Too young to vote, elite high school enters political fray with professional-grade poll of N.H. voters
There are new poll numbers out this week on political races in New Hampshire, and they come from a brand-new polling outfit.
Students at Phillips Academy in Andover, Massachusetts, one of the nation’s most prestigious private high schools, have launched what they believe is the first high school-run public opinion poll in the country. The teenagers behind The Phillips Academy Poll may be too young to vote, but they view the survey as an alternative way to impact political discourse.
“Just by the nature that I'm not able to vote I feel like it can be difficult to get my voice heard,” Patrick Chen, a 17-year old junior and the poll’s executive director, said.
After nearly a year of preparation, the students launched what they argue is a methodologically sound poll of registered voters, with the swing state of New Hampshire as their first data source. And due to the lack of polls in the field at this point, politicians and die-hard politicos are already engaging with the results.
Using a random dialing program of 603 area code numbers, the automated poll contacted 471 voters in New Hampshire, asking questions about the race for governor (Chris Sununu outperformed challenger Tom Sherman, 72%-24%), hypothetical match-ups in the race for a U.S. Senate seat (Maggie Hassan beat both Don Bolduc and Chuck Morse), and generic ballot questions (Republicans defeated Democrats 48%-36%).
“[With] polling, there is so much more than what it appears on the surface,” said Chen, who worked with a team of students and a faculty advisor to design and carry out the poll.
When the results were announced earlier this week on Twitter, the findings generated attention among politicos, and was picked up by the polling aggregator site FiveThirtyEight.
But pollsters love picking apart other pollsters' work, and criticism is something Chen said he was ready for.
“As a high school, we expected there would be some skepticism about our accuracy, but we are very confident in our results,” he said.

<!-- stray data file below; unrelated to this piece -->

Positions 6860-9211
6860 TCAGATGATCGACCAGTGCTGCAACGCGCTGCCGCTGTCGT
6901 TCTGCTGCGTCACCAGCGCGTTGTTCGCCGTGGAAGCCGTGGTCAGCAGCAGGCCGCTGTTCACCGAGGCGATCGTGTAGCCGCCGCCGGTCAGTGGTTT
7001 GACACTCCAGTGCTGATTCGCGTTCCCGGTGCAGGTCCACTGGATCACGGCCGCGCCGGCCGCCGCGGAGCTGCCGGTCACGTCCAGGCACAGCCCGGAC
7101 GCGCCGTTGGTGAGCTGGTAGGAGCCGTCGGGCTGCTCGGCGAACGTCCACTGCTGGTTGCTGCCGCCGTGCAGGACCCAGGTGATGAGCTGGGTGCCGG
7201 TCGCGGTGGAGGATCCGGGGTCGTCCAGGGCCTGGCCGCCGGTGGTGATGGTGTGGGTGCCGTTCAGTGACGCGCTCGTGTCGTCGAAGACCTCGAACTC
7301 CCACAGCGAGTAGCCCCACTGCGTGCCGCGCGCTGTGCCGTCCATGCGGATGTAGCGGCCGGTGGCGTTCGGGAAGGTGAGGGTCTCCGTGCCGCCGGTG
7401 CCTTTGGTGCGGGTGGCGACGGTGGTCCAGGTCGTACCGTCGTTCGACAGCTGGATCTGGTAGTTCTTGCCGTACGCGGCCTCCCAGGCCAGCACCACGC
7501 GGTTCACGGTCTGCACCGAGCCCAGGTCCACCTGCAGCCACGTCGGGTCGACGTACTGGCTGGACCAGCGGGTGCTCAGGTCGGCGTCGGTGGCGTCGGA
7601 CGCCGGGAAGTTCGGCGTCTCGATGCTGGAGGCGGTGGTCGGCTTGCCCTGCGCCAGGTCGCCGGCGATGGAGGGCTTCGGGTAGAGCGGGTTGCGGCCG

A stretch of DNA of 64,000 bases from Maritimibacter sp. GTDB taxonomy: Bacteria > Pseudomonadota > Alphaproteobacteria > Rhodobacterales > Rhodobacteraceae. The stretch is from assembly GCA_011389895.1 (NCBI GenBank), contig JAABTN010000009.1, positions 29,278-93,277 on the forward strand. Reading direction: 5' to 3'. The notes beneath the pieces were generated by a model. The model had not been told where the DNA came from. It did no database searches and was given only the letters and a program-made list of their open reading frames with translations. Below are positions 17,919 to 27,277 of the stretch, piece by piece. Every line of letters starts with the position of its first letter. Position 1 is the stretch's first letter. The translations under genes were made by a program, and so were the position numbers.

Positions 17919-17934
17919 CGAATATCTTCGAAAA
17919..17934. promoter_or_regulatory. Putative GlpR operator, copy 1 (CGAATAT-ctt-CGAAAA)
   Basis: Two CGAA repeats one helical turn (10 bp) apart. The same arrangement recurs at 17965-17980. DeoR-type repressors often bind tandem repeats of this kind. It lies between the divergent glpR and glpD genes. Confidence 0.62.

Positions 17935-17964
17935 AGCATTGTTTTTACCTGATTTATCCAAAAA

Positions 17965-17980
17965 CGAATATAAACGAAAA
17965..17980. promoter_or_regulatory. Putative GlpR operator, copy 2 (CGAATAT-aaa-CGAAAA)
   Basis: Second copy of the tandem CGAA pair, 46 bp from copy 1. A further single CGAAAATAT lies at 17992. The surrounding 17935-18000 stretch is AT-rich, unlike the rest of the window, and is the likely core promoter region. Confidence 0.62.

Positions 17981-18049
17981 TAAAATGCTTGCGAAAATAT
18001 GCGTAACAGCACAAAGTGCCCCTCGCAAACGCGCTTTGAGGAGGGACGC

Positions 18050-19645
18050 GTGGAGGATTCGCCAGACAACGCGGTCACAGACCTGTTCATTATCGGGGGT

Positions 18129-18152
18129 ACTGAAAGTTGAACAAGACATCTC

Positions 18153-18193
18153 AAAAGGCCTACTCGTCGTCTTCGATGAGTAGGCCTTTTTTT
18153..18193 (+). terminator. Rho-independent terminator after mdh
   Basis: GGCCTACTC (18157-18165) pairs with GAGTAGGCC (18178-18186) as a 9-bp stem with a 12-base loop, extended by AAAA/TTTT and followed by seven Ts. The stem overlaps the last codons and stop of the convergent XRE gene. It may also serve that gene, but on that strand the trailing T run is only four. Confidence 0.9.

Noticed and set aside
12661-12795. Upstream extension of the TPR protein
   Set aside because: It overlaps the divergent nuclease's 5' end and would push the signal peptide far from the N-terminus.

Some of the critics said the high schoolers’ reliance on robocalls, or what’s known in the industry as interactive voice response, is potentially flawed. While it’s a cheaper, faster method to reach people, only a tiny fraction of respondents – in Andover’s experience, between 2-3% of those contacted – stay on the line to complete questions.
“Why would you want to talk with a computer about your views on politics unless you really want to express your views on politics,” said Andy Smith, who oversees the University of New Hampshire Survey Center, which regularly produces polls on New Hampshire voters.
Smith didn’t join the online discussion about the Andover poll, but he said just using interactive voice response, without a supplemental online survey or other polling tool, gives him some pause.
But Smith noted that since the 2016 election, when a number of major polls inaccurately predicted results, the entire industry is “in midst of a paradigm shift” about what methods still work in an increasingly distrustful society.
“The old methodologies that we used to consider gold standard...those have become problematic in recent years,” said Smith.
He praised Andover’s use of a statistical process called raking, in which preliminary findings are weighted based on variables including demographics and political affiliation.
“These are high school kids, I give them credit for what they did,” Smith said. “I'm not going to pile on to anybody saying the survey is no good, because it is frankly as good or better than a lot of other surveys being conducted by major organizations.”
With more than six months until the general election, there are few polls to compare the Phillips Academy Poll against.
But for candidates and parties, even early poll data can be perfect fodder for fundraising appeals or attacks.
“You can expect that they are going to use it to their advantage, or discredit it, if they don’t like what the findings are,” Karen Hicks, a long time political strategist in New Hampshire, said. “They’ll attack the methodology, they’ll attack who did the poll.”
True to form, within hours of the Andover poll coming out, the National Republican Congressional Committee fired off a press release, saying the results, which favored Republicans on the generic ballot, show that New Hampshire Democrats are “doomed.”
For Chen and his colleagues, they are happy to debate their poll’s methodology, and said they have no issue with candidates and political parties using the results for their own ends.
In the coming months, the students plan on turning to other swing states, tracking the electorate’s leanings through the midterm races in November.
“I think the more voices that are heard, the better,” Chen said. “With every political poll, more people are contacted and are able to share their opinions, and I think that is very valuable at this time.”